Romeo also had a lot more going for him than it appeared at the end. He ran Ika in the pre-merge, and it's still unclear whether Drea abandoned him before he got paranoid about being abandoned, or the reverse. His triumphant win in the final immunity challenge, guaranteeing him a spot in the final three, was both a victory for the "ultimate underdog" and a belated vindication for all his work in the pre-merge.
What happened to Romeo's edit after the merge? From his RHAP exit interview with Rob Cesternino, he was tired of being the backup vote, so he started giving catty confessionals complaining about it, and then ... "I was so mad out there, Rob, I was like 'screw you,' all my confessionals were like 'I can't wait to leave these people, I hope they drown, I want to hit them in the face with a baseball bat,' like, it was bad. It was bad. The producers were like [makes a queasy face] 'Ohhh, we can't use that.'"
In light of the overall good-natured vibe of the season, that was probably a wise decision, but it would be still be amusing to see the Angry Romeo Edit version someday.
Jonathan: You have to get to the finals in order to win
Jonathan somehow managed to be a better strategic player than he appeared on paper, a worse social player than his legions of extremely loud fans seem to think, and somehow both really, really good at team challenges and also merely very good at individual ones (in the post-merge). He's a man of contrasts!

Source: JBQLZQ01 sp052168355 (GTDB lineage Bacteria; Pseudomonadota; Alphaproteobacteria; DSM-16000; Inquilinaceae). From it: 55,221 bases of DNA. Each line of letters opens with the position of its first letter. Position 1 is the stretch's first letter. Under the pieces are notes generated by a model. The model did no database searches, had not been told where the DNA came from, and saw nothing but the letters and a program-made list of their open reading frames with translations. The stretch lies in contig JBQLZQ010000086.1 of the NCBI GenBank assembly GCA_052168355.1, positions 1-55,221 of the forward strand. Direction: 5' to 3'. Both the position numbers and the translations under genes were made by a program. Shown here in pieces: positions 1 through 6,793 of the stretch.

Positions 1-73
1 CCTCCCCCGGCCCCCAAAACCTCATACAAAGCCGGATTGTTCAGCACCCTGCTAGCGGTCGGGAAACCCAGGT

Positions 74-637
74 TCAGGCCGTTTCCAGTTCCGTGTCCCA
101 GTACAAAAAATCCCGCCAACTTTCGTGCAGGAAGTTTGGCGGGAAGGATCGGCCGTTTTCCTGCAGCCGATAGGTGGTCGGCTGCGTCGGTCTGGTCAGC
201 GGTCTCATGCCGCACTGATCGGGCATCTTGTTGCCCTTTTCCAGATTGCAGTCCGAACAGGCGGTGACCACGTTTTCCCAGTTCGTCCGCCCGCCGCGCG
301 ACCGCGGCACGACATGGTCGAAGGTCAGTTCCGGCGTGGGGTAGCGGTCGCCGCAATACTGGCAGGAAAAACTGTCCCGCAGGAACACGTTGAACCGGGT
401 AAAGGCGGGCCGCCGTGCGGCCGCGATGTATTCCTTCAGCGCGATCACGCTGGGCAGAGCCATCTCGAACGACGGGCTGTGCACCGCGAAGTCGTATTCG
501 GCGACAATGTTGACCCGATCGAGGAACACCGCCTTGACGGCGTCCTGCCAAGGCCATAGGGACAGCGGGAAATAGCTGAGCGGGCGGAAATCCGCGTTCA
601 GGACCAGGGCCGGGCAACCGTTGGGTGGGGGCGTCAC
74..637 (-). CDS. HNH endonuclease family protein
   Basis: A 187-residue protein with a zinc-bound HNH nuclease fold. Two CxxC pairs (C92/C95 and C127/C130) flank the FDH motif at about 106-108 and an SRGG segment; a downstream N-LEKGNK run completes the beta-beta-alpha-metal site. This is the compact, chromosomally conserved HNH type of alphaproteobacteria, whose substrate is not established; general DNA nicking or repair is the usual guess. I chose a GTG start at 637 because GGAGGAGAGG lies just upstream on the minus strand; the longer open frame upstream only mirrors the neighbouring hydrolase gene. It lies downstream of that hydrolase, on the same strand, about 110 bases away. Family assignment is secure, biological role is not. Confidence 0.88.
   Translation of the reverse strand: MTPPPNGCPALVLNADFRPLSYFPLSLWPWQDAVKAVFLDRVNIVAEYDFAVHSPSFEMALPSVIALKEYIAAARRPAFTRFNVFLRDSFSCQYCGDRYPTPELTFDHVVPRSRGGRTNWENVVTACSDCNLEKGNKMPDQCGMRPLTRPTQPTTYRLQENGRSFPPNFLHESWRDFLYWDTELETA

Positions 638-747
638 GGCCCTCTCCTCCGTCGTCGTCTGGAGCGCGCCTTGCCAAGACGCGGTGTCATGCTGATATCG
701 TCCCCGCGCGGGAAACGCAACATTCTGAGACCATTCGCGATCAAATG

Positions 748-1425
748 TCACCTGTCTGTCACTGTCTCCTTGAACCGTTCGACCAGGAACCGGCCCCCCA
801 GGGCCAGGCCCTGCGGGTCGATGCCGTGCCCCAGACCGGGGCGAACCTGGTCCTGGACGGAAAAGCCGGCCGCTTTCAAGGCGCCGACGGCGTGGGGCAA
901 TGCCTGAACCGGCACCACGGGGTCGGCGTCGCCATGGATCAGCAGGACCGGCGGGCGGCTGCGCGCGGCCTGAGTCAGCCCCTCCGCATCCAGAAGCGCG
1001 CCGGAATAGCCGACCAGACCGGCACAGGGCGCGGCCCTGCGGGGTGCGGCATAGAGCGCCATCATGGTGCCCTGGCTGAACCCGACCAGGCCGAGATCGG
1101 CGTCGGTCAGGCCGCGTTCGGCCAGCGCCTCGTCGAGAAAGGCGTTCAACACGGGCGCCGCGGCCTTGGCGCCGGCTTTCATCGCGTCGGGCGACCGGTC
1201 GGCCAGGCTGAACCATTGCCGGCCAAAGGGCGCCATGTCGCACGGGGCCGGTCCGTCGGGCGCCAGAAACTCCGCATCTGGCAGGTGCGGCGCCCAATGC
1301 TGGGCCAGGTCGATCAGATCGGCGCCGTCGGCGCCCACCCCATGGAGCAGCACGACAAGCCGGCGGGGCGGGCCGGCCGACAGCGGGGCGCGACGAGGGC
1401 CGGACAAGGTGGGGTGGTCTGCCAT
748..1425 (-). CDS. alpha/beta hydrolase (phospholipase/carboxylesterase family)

Still, his fanbase's outrage that Maryanne won and he didn't overlooks the obvious problem that he wasn't a finalist. There's one clear culprit there: Jeff Probst. Had Probst not insisted on forced Final 4 firemaking back in season 35 (and every season since), Jonathan was virtually guaranteed to reach the final three. Mike wanted to take him. Maryanne wanted to take him. Romeo wanted to take him. (Jonathan presumably also wanted to be there.) He probably still would have lost, but oh well, guess we'll never know for sure.
But that clear path to the finals was thwarted by good old Mr. Jeff. Instead of joining a 3-1 majority to vote out Mike, Jonathan was forced to make fire, and in that minute-long contest, after 25 days of battling the elements ... he failed. If you're mad that Jonathan wasn't a finalist, and therefore couldn't win: take it up with the host.
In the early game at Taku, as he was single-handedly carrying them through challenges, Jonathan did a great job of biting his tongue, hiding his frustrations, and being calm, hard-working, and friendly. But that self-restraint waned a bit towards the endgame, as he grew more physically depleted. (If you're mad about that part, again, take it up with the host, who has convinced himself that literally starving the contestants by not giving them rice was a fantastic idea in a 26-day season.) He bickered with Drea and Lindsay over showing them how to use the fishing net, which was not optimal social play. He complained that people weren't being more grateful to him as the provider, which also wasn't the best.
Jonathan had some solid reads on his competitors during the game, especially in seeing through Lindsay's attempts to lull him into complacency before she voted for him in Ep12. And yet what his game really lacked was some compelling reason to make other people vote for him at the end. His original goal was to just win all the immunity challenges, which has been proven over and over again to be insufficient grounds for a victory to most juries, starting with the very first one in Borneo. And then the next one in The Australian Outback, too. And then ... well, you probably already knew this.